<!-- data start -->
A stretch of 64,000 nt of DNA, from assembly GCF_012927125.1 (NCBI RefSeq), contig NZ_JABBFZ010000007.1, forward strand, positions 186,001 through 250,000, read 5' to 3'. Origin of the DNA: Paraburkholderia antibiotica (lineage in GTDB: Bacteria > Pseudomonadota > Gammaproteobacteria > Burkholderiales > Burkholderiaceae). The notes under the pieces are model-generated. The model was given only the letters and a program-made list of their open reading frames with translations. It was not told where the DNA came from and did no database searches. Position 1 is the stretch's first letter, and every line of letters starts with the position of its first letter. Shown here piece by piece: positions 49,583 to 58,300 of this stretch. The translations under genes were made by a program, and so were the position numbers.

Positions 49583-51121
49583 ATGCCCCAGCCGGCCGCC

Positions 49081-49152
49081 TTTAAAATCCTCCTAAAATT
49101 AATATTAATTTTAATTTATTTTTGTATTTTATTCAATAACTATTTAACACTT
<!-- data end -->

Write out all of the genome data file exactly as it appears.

A stretch of 64,000 nt of DNA, from assembly GCF_012927125.1 (NCBI RefSeq), contig NZ_JABBFZ010000007.1, forward strand, positions 186,001 through 250,000, read 5' to 3'. Origin of the DNA: Paraburkholderia antibiotica (lineage in GTDB: Bacteria > Pseudomonadota > Gammaproteobacteria > Burkholderiales > Burkholderiaceae). The notes under the pieces are model-generated. The model was given only the letters and a program-made list of their open reading frames with translations. It was not told where the DNA came from and did no database searches. Position 1 is the stretch's first letter, and every line of letters starts with the position of its first letter. Shown here piece by piece: positions 49,583 to 58,300 of this stretch. The translations under genes were made by a program, and so were the position numbers.

Positions 49583-51121
49583 ATGCCCCAGCCGGCCGCC

Positions 49081-49152
49081 TTTAAAATCCTCCTAAAATT
49101 AATATTAATTTTAATTTATTTTTGTATTTTATTCAATAACTATTTAACACTT